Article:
Coach Lifts Parent Co. As China Booms

    The New York-based luxury lifestyle group Tapestry has swung back to profit thanks to strong e-commerce in North America and Chinese growth.
    The New York-based luxury lifestyle house Coach has swung back to profit thanks to strong e-commerce in North America and Chinese growth. Photo: Courtesy of Coach
    Kevin RozarioAuthor
      Published   in Finance

    Mainland China has delivered a hefty revenue increase for Tapestry – the owner of the Coach, Kate Spade, and Stuart Weitzman brands — which has helped the US company make operating income gains for a third consecutive quarter.

    In the three months to March, sales in China rose by 175 percent versus the same period last year when the Covid-19 pandemic first hit. Importantly, they were also up by 40 percent compared to the same three months in 2019 pre-pandemic. Global digital sales, meanwhile, grew in triple digits.

    Among Tapestry’s trio of brands, affordable luxury house Coach — best known for its handbags — did most of the heavy lifting. While company sales increased by 19 percent to 1.27 billion in the fiscal third quarter, Coach’s revenue jumped 25 percent to 964 million. Kate Spade’s 252 million showed a lackluster one-percent increase, while shoemaker Stuart Weitzman — with 28 percent of its sales in China — generated 57 million, up by 13 percent.

    At the operating income level, both Kate Spade and Stuart Weitzman remained loss-making, while Coach climbed to 251 million. That helped swing Tapestry — currently ranked 11th in our China Global Luxury Index — to an overall operating profit of 117 million in fiscal Q3 from a 686-million operating loss over the same period last year. Much of that loss was at Stuart Weitzman, and it has been reduced significantly in the interim.

    While Mainland China has become a key market for Tapestry, accounting for 15 percent of its total sales (17 percent in Coach’s case), North America remains the core driver with a 57-percent share. There, sales rose in the mid-teens, returning the company to pre-pandemic levels helped by recruiting approximately 700,000 new customers through e-commerce channels, a “meaningful increase” versus the prior year, according to Tapestry.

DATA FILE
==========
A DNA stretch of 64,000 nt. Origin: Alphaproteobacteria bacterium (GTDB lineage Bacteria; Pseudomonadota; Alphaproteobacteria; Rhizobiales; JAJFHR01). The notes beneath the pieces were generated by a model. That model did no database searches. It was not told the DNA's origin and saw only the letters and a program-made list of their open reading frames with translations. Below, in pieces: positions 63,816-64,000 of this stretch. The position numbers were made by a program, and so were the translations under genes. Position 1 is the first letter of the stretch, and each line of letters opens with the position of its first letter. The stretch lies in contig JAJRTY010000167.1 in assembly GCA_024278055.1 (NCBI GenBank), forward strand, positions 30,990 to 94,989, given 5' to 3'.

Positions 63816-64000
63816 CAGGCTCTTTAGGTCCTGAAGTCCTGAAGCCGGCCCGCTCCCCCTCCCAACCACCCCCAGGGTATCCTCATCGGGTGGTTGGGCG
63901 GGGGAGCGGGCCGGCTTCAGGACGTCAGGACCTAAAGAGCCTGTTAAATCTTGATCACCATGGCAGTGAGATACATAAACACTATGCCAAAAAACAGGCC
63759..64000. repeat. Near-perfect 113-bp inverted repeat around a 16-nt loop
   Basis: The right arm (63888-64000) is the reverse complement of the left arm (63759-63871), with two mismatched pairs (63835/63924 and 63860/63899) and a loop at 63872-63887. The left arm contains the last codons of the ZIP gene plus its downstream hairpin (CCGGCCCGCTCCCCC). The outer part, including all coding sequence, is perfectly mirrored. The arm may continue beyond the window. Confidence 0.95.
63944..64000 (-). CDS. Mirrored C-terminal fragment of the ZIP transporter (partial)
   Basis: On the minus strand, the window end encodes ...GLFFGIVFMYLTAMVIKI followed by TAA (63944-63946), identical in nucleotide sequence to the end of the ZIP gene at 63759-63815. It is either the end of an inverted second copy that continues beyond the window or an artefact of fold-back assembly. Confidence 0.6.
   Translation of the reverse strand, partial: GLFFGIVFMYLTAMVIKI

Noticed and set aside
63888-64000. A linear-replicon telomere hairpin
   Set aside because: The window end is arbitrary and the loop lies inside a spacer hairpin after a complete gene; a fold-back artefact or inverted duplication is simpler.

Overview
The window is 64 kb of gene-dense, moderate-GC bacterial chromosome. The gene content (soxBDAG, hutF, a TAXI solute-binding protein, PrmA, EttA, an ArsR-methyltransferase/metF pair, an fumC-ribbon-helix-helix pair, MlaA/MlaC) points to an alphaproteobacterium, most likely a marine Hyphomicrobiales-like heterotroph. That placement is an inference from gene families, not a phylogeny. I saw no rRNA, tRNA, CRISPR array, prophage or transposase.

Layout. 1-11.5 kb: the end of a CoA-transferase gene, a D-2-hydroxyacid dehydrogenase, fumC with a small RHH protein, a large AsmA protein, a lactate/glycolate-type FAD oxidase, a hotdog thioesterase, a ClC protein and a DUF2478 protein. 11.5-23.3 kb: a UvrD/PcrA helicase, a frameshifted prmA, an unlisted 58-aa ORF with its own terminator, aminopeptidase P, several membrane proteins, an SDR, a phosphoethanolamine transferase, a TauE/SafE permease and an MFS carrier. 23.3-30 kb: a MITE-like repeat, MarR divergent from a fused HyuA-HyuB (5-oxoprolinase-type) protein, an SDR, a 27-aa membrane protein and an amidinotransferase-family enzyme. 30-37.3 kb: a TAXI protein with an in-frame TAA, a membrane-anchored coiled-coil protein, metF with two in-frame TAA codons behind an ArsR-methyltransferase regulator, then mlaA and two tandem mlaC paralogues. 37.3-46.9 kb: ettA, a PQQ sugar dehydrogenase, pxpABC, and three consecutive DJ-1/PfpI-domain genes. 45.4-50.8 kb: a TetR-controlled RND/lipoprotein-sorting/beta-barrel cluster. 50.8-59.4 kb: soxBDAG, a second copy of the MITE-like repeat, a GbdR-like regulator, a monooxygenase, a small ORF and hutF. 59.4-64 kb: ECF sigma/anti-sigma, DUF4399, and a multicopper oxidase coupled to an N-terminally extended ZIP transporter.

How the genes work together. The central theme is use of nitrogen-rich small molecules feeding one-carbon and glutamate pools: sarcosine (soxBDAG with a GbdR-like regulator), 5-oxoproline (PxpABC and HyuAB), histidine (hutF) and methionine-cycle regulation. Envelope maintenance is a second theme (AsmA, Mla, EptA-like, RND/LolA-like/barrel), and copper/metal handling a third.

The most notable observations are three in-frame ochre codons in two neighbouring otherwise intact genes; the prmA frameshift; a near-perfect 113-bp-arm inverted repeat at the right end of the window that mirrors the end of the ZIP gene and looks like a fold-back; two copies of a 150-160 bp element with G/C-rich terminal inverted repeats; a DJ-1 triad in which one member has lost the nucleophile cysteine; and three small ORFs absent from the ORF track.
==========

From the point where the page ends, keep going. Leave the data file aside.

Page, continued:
CEO Joanne Crevoiserat said in a statement on Thursday: “Our third-quarter results significantly outpaced expectations, and we are increasingly optimistic about our ability to generate long-term top and bottom-line growth.”

    A driver of that growth is Tapestry’s Acceleration Program, which aims to achieve a more consumer-centric approach and focus on “high-return” initiatives while also reducing promotional activity.

    Among the highlights of the program in Q3 were:

    Adding new customers via e-commerce channels in North America and leveraging social media to drive engagement with Millennials and Gen Zers

    An increase in purchase frequency through enhanced and consistent brand experiences and reactivating lapsed customers

    Growth in China using integrated brand-building strategies and new experiences that appeal to Chinese consumers, though not always

    Drastically cut SKU counts by 30-50 percent, resulting in more focused product messaging and lower promotional activity

    Data and analytics tools across platforms to quickly respond to changes in consumer preferences and demand

    Streamlining stores with 49 closures year-to-date, a net decrease of 94 stores from the prior year.

    Looking ahead, Crevoiserat said: “While the environment remains volatile, we see encouraging signs of recovery as vaccination efforts progress, resulting in increased consumer confidence and improving in-store traffic trends.”

    Shares in Tapestry opened 4.5-percent down on Thursday morning at 46, but year-to-date, they had increased by 48 percent to 48.40 at last night’s close.

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